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July 2018: Dystopian > Fahrenheit 451 - Ray Bradbury (5/5)

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message 1: by Sharon (new)

Sharon Lin | 49 comments Fahrenheit 451 was my secondary school reader. I was only taught the first two part so this is the first time I finished the whole book. The story is about a fireman (whose job was to burn book instead of putting out fire), who got confused about his job and his life. This book is written out of concern about censorship, but it is also a reflection about modern life. A really excellent masterpiece. The best book I've read this year so far.


message 2: by Nicole R (new)

Nicole R (drnicoler) | 7784 comments Ooo...excellent selection for this month's tag! This is such a great book!

This was made into an HBO movie that came out earlier this year. It actually didn't get awesome reviews (sounds like the book set a high bar that the movie just could not reach), but I still may check it out one of these days.

https://www.youtube.com/watch?v=mNKwe...


message 3: by Sharon (new)

Sharon Lin | 49 comments I think the movie has made a lot of changes to the original plot to make it appeal to the audiences. I didn't watch it, but it seems like another regular Hollywood movie.


message 4: by [deleted user] (new)

Wow, I read this in high school. That was a long time ago.:) I remember liking it way back when. I should read it again. It is a classic.


message 5: by Amy N. (new)

Amy N. | 256 comments I never did read that one (always meant to, never got around to it), but I watched the 1966 movie back in high school and I quite liked it. I've heard disappointing things about the HBO movie, so I will probably steer clear.


message 6: by Karin (new)

Karin | 7470 comments Sharon wrote: "I think the movie has made a lot of changes to the original plot to make it appeal to the audiences. I didn't watch it, but it seems like another regular Hollywood movie."

Thanks, I'll skip the movie because I liked this book both times I read it, which means it stood the test of time and I don't need it spoiled.


message 7: by Karin (new)

Karin | 7470 comments PS This one IS dystopian!!!


message 8: by Jason (new)

Jason Oliver | 2098 comments I struggled with this book. I was in high school when I read it but I had to start it 5 times. I am not a Bradbury fan.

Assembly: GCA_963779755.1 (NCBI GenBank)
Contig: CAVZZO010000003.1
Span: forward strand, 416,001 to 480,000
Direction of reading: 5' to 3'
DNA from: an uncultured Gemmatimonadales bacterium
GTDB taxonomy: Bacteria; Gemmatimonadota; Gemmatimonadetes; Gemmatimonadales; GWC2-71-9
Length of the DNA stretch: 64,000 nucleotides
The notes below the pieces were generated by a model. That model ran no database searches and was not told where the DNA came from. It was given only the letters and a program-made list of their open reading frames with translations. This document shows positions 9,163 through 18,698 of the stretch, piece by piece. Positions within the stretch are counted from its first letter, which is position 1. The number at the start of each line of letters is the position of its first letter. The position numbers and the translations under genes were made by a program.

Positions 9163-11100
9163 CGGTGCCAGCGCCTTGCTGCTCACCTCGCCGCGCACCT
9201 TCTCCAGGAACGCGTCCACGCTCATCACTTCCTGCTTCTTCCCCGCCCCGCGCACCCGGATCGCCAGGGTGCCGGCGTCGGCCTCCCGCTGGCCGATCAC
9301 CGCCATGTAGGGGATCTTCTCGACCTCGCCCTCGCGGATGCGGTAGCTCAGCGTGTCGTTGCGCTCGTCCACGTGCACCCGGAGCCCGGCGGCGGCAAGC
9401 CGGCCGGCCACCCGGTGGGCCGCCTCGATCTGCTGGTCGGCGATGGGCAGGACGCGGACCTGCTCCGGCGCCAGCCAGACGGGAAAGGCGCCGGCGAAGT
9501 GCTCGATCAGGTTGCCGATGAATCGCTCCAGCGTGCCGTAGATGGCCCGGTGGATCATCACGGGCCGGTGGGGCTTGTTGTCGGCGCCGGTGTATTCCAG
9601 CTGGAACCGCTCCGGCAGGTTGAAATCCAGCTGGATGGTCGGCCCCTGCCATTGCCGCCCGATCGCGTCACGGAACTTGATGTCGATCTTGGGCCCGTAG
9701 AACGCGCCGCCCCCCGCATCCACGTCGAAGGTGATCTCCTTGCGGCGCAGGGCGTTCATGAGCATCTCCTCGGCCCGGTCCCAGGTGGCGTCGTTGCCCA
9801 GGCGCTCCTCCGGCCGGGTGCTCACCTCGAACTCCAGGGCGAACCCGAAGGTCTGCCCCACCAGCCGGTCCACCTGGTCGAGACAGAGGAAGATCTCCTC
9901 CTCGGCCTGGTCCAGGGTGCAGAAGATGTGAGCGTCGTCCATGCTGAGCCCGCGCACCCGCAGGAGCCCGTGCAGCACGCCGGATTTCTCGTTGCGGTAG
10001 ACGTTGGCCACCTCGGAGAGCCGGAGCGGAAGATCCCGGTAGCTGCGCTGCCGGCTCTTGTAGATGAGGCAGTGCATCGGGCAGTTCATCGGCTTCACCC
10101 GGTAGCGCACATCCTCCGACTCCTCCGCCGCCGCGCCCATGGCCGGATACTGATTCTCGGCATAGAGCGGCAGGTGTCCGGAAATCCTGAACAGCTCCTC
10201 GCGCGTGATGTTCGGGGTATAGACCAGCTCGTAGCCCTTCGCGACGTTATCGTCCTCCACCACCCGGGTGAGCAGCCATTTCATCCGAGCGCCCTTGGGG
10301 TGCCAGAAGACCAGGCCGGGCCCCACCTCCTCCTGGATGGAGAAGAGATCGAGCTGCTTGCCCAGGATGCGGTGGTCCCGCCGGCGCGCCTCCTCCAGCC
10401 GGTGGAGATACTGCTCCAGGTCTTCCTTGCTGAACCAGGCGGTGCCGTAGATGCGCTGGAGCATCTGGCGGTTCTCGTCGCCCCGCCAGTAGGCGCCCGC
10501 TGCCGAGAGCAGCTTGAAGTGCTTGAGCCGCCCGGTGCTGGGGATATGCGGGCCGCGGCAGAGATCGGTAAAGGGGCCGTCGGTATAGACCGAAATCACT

message 9: by Hebah (new)

Hebah (quietdissident) | 675 comments All the inevitable comparisons to movie versions are entertaining in light of Bradbury's initial inspiration--that of "a story about how television destroys interest in reading literature."

It's also an interesting study in how much can be read into a story beyond authorial intent.


message 10: by Karin (last edited Jul 05, 2018 05:09PM) (new)

Karin | 7470 comments Hebah wrote: "All the inevitable comparisons to movie versions are entertaining in light of Bradbury's initial inspiration--that of "a story about how television destroys interest in reading literature."

It's a..."


True, but he really did set up a dystopian society while meeting his goal. He didn't have to have firemen and books being illegal, but he really did get into the thought control aspect of it even if it wasn't as strong as the 1984 thought control. While I'm not longer the huge Bradbury fan I was when growing up (I was really into scifi among other things from age 10 through my teen years), I still like this one. There are many ways he could have spun a tale about how television destroying interest in reading literature.

Dystopian novels weren't originally set up just to entertain with a dystopian society, but to pass on opinions. The first ones were political (We and Anthem. I haven't read We yet, but Anthem has some interesting things to say about the loss of identity, etc, when the first person pronoun has been eliminated, etc, and bear in mind she escaped communist USSR).

Others were really into mind and thought control, later environmental catastrophes and other things came in. The Hunger Games concept came up when Collins was watching TV and switching between something on the Viet Nam War and a reality show and so it started with the game aspect and, now I'm making my thought, obviously for that to work you'd need a dystopian society.

There have been real dystopian societies and are some today, so what separates the fiction genre? Just a thought.


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